The other feast was a wedding. We were invited to the wedding of one of the camp leaders we met in the first year of camps we did in Latvia back in the year 2000. She is a bubbly, passionate kind of girl and looks like she has found someone who is equally passionate about his relationship with God and I think they will suit each other well. The wedding was a little of an English-Latvian fusion because there were many guests from England, including the "best couple" who were good friends of ours from our church back in England - in fact the couple who were responsible for getting us interested in going out to Latvia all those years ago. Latvians love flowers and use any occasion to give them and so instead of flowers being arranged by the couple, every family brings along flowers to give to the bride and groom. There were lots of vases around so I think that the huge number of flowers given were actually distributed around the church building where they got married to decorate it rather than be wasted. Other differences to the UK traditions I noticed was no bridesmaids and once the father walked the bride down the aisle he immediately handed her over to the bridegroom instead of an elaborate handover ceremony. At the reception the bride and grooms family did not sit on the top table, it was the two supporting couples. There were songs sung by the bride's brother and friends, which is not surprising in Latvia as they do like to sing even if they don't go to church, there was a game where the winners got to take the young couple out over the coming year, for instance one couple will take them to the cinema one month, one will organise a romantic meal another month and so on, not sure how normal that is for Latvians but seemed an interesting enough idea. One thing I understand is common is the regular banging on glasses with cutlery and the shouting of "kiss, kiss" in Latvian of course and then the couple were expected to kiss, a real headache inducing tradition.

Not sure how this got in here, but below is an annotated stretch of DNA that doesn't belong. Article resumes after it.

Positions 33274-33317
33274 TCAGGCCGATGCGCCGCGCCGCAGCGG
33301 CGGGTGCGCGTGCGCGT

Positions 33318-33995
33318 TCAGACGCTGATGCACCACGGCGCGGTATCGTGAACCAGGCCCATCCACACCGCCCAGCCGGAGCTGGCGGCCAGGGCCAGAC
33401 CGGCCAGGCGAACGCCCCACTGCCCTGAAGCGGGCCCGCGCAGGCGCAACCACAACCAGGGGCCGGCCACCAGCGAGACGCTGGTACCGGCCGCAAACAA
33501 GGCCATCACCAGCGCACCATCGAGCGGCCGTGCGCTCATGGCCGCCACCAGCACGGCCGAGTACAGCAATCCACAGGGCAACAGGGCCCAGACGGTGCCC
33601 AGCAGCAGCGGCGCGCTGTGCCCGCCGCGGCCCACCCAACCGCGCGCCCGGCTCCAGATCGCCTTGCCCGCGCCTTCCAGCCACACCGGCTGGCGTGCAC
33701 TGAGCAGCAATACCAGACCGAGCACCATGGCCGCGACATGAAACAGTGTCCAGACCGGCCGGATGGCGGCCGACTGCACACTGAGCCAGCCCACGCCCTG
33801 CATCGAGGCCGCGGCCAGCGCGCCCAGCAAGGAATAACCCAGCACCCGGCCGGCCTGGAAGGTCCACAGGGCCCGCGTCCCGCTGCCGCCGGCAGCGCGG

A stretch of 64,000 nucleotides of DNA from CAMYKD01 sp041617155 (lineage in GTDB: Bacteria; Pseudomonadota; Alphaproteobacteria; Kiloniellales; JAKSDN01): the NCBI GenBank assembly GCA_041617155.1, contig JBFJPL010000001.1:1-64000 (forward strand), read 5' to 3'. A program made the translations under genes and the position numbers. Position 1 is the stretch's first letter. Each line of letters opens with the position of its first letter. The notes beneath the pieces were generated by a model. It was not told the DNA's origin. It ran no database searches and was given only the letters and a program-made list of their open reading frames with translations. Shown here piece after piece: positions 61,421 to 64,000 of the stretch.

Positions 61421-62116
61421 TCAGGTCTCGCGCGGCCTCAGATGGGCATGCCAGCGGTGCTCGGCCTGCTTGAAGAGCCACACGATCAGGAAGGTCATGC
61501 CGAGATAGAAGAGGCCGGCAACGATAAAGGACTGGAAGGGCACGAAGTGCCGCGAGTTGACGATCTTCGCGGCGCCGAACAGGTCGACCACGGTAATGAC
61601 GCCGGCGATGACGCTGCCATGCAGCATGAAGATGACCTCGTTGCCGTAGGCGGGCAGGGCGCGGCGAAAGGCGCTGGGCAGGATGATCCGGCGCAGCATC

On the way to the wedding in the morning we came to an area where it was unexpectedly misty and I couldn't quite work out why until we came round a corner to see a very sad sight, a hotel that was on fire and by the time we were passing the spot was a mere shell with the outside walls still standing but no roof and only the chimney stacks still visible; by the time we went home the whole thing had collapsed. It was a great shame as it had only just been spruced up since we arrived in Latvia, in the bright yellow colour that the Latvians love (as you can see from the picture)

On our late night trips back home we usually see plenty of wild life and this time was no exception. If you see one deer on the road you can usually expect more so Ian is always careful to slow down. This time there were three deer stood in the road who were looking in the opposite direction to our car, we expected them to at least scatter when we approached, but no they didn't even turn around to look at us. You would think that a car at night with headlights on would warrant some attention but it wasn't until we were within metres of them did they seem to realise we were there and run off. We decided at this point that wolves have got it all wrong, they don't need to go around in sheep's clothing to confuse the deer, they just need to take up driving, the bigger the car the better, they would be sure to be able to sneak up on the deer then.